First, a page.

"Therefore, if anyone is in Christ, he is a new creation; the old has gone, the new has come!" - (2 Cor 5:17)
Love is impossible, and withotu it all of our actions are empty and pointless (See 1 Cor 13). The only way to love like Jesus did is to surrender daily, sometimes hourly, to allow His Holy Spirit to transform us into people who can fulfill His commands.
"Do nothing out of selfish ambition or vain conceit, but in humility consider others better than yourselves. Each of you should look not only to your own interests, but also to the interests of others. Your attitude should be the same as that of Christ Jesus: Who, being in very nature God, did not consider equality with God something to be grasped, but made himself nothing, taking the very nature of a servant, being made in human likeness. And being found in appearance as a man, he humbled himself and became obedient to death-even death on a cross!" - (Phil 2:3-8)
Notice that Paul asks us to "consider others better than (ourselves)" here. That doesn't mean to treat people as equals, as if they are "as good as we are", but instead to treat them as if they were better than we are. He urges us to humble ourselves the same way Jesus did, becoming a servant and loving others even to the point of death.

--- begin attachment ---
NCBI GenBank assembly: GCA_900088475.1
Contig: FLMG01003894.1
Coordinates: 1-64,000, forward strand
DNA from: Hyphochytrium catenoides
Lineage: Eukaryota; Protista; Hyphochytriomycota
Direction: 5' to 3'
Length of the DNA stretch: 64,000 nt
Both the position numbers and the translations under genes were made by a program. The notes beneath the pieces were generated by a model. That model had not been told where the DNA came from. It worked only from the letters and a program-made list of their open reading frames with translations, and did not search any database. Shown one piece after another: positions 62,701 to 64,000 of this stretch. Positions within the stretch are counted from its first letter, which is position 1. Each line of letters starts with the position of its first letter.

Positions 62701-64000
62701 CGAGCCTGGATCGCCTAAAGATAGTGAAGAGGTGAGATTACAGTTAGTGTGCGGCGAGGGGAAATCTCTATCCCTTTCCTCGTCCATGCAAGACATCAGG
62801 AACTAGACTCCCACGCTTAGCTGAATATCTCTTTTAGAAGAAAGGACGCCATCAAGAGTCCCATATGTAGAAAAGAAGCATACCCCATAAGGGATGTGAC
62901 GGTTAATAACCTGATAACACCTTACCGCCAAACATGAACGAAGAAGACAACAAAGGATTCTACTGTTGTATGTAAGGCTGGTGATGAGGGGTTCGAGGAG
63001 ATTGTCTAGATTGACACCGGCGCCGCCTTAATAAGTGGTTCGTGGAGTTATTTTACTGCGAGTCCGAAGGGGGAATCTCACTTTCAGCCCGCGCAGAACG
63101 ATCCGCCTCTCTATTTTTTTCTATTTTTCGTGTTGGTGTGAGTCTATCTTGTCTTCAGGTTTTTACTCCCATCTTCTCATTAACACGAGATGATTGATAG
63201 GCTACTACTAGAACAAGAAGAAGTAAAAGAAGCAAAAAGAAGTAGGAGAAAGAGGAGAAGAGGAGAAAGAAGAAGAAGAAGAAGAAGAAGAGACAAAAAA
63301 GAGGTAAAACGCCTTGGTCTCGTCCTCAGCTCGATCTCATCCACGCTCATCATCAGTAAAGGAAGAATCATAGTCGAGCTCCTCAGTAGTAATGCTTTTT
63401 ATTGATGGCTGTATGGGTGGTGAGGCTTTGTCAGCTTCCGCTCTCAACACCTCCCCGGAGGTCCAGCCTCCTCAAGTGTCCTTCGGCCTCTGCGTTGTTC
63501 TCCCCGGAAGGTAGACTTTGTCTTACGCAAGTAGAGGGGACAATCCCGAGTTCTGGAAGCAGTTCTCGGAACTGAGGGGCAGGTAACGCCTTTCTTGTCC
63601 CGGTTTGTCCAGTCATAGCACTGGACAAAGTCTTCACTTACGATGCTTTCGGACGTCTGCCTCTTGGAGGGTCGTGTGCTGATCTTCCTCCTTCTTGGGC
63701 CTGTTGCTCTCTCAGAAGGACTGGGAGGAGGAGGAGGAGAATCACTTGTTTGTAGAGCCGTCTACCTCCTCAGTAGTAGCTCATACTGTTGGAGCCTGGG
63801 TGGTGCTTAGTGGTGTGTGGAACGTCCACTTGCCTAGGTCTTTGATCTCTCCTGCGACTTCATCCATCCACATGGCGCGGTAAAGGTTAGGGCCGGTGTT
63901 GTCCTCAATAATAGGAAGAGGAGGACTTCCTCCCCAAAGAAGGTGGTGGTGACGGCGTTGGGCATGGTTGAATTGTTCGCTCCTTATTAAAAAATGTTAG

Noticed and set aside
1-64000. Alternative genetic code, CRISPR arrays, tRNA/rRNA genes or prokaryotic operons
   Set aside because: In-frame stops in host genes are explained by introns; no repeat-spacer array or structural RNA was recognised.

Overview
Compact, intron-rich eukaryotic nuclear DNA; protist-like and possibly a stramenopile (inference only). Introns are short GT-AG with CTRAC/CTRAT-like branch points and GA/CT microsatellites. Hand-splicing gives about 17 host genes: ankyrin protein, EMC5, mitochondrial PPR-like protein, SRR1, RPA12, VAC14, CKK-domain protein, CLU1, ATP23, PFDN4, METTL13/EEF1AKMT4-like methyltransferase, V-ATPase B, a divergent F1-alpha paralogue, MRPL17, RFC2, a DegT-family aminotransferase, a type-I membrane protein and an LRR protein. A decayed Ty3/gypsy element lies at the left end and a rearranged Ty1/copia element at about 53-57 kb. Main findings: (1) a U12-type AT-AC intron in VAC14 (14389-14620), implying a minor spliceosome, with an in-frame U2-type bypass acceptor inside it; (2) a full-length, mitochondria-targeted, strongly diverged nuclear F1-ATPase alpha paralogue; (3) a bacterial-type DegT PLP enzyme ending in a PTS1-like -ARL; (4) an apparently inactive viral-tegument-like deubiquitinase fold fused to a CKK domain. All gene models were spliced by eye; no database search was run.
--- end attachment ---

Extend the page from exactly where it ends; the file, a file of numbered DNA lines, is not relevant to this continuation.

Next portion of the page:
This is about daily surrender. It involves a daily conversion experience. It means dying to yourself every single day and allowing God to love others through you.
As the early Church Fathers used to say, "Conversatio Morem!" which translates as, "Constant Conversion!"
This is subversive.
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PODCASTING? - Someone put a bug in my ear over the weekend about how easy it is to set up podcasts on your blog. My wheels are turning. Could there be a podcast version of the [SU] in the future?
NON-CON '08 - Just wanted to announce that there will NOT be a Non-Con in 2009. I'm very interested in making our first Non-Con a one-of-a-kind event. I will not franchise this. I will not do one every year with a new theme. If you miss the first Non-Con in March of next year you'll miss what may end up being the only Non-Con. I'll consider doing another one when the time is right, but this will not be an annual conference. Just so you know.
MY FIRST BOOK: We've hit a few snags on the editorial side, but have no fear, the book will be published before the end of the year. Keep your eyes peeled for "The Gospel: For Here Or To Go?"
This edition of [Subversive Underground] is dedicated to Sarah Bowman. Thanks for being such an encouragement to me. Keep the faith!